The sound of America

Hits and history mix in 'Motown the Musical'

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Krisha Marcano (as Florence Ballard), Allison Semmes (Diana Ross), and Trisha Jeffrey (Mary Wilson) in Motown the Musical
PHOTO BY JOAN MARCUS

arts@sfbg.com

THEATER As recently as last month, Berry Gordy Jr., the 84-year-old music mogul, founder, and creator of Motown Records, was hailed as an American icon and an African American hero. Those were Congresswoman Barbara Lee's words Aug. 18 when it was declared "Berry Gordy Day in the East Bay."

Impeccably dressed, Gordy made a rare public appearance to speak and receive his accolades on the steps of Oakland's City Hall. He briefly reminisced about his life's achievements, particularly building Detroit's Hitsville USA, not only in a physical sense, but also creating "The Sound of Young America," as his label would come to be known to the world. Live cast performances from Motown the Musical, the theatrical show based on his autobiography from nearly 20 years ago — To Be Loved: The Music, The Magic, The Memories Of Motown — were interspersed throughout the event.

The Kevin McCollum production (Avenue Q), directed by Charles Randolph-Wright, is running through Sept. 28 at San Francisco's Orpheum Theatre. But how does one fit all that the Motown-Gordy life story encompasses in a matter of just a few hours?

One sure way to please the audience is through music, which the production certainly does. Here we get a condensed version of a story that deals with America's recent racist history, with scenes set at the Motortown Revue (which allowed segregated audiences in the South), to the full-on love story where Gordy's muse, Diana Ross (convincingly played by Allison Semmes), serves as the impetus for his own business savvy and crossover to success with white audiences.

In the early '60s, the industry still referred to Gordy's output as "Negro" or "colored" music, or worse. African Americans weren't seen as entrepreneurs — and owning an independent, predominantly black label was a revolutionary statement to say the least. Gordy's personal history of being a boxer who idolized Joe Louis in the 1940s, and later borrowing $800 from his family to launch a recording studio, is chaotically interwoven with glazed-over details of complex business deals and lawsuits.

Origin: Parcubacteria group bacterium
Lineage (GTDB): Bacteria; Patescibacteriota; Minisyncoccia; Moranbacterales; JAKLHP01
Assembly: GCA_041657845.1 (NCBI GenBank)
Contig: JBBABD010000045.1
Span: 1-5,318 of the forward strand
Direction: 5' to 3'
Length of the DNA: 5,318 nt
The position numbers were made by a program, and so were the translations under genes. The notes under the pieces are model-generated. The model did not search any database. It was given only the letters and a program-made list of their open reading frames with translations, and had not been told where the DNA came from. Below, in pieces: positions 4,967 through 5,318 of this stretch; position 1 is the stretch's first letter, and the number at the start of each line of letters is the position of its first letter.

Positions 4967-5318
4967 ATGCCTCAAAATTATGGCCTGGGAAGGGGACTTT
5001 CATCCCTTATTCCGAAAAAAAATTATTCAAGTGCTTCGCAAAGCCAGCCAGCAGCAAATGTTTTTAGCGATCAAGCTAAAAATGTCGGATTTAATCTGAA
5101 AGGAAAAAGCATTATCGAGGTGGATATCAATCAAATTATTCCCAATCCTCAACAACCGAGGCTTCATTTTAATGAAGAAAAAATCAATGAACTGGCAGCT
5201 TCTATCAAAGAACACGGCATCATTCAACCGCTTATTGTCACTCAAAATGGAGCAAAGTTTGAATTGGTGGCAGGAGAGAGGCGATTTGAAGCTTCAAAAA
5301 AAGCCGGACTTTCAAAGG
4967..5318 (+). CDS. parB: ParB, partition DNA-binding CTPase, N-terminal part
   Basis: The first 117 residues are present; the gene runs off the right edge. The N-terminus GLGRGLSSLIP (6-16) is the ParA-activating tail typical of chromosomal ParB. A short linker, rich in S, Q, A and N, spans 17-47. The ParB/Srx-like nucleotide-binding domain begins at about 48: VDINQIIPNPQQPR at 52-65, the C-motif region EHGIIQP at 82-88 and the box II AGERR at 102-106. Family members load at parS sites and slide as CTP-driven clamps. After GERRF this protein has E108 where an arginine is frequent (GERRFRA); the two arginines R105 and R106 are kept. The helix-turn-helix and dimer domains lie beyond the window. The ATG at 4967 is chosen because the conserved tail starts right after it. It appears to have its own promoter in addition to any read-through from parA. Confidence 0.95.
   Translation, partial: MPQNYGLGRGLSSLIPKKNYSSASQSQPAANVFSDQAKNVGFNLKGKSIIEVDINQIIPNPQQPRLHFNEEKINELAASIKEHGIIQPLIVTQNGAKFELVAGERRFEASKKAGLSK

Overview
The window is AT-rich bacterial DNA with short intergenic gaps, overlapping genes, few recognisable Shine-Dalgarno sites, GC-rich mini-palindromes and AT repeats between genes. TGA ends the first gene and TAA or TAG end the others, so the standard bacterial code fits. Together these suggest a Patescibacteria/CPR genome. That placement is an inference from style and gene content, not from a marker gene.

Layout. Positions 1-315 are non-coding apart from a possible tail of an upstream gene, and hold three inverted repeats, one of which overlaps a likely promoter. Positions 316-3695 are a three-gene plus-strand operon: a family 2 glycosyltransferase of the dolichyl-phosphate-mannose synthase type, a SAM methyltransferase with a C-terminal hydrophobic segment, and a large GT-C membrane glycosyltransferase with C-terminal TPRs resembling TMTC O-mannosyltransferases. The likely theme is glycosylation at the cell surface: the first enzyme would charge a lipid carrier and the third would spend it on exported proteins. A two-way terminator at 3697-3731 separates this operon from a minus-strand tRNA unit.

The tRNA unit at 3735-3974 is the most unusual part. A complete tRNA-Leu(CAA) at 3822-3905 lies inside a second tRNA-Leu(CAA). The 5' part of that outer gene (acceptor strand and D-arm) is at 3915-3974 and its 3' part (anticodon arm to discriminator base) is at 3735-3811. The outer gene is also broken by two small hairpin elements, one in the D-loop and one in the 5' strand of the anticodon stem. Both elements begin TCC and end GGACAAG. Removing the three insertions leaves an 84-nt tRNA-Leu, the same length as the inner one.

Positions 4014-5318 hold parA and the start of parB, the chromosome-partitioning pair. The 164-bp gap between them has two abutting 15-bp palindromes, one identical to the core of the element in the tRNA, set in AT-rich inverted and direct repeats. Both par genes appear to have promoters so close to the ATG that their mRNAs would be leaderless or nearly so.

It's not surprising, considering this is a musical, that an overreliance on a hefty catalog of sentimental songs that resonate throughout generations is a recurring theme. A combination of well-executed choreography and the hits we've come to know by the Supremes, Smokey Robinson, the Temptations, the Four Tops, Marvin Gaye, Stevie Wonder, and the rest of the roster probably make for a more entertaining evening than going into detail, say, about top songwriters Holland-Dozier-Holland defecting to create their own label, Invictus. Or the way top artists like the Jackson 5 and Ross would jump ship to other labels like RCA and Epic for more creative control or financial reasons. And any tales of Gaye's in-studio drug use (documented in writings as being annoying to Ross while they recorded together during her solo years) are excluded, because this story is told from Gordy's perspective.

And there are other exclusions. While it's great to see the early acts from Gordy's early Motown-Tamla Records days — such as Jackie Wilson, the Contours, Barrett Strong, and Mary Wells — getting recognition, Gaye's frequent duet partner, Tammi Terrell, gets the shaft with nary a mention. It could be seen as added insult, but is more likely a gross oversight, when cast members depicting Gordy and Ross sing the Ashford and Simpson-penned soul ballad, "You're All I Need to Get By," one of Terrell's signature hits with Gaye.

After the intermission, the latter half of Act Two seems especially rushed, though the costumes, sets, and décor during the Black Panther-Vietnam protest-Detroit riot eras, and the company's relocation to Los Angeles in the early '70s, are particularly vibrant.

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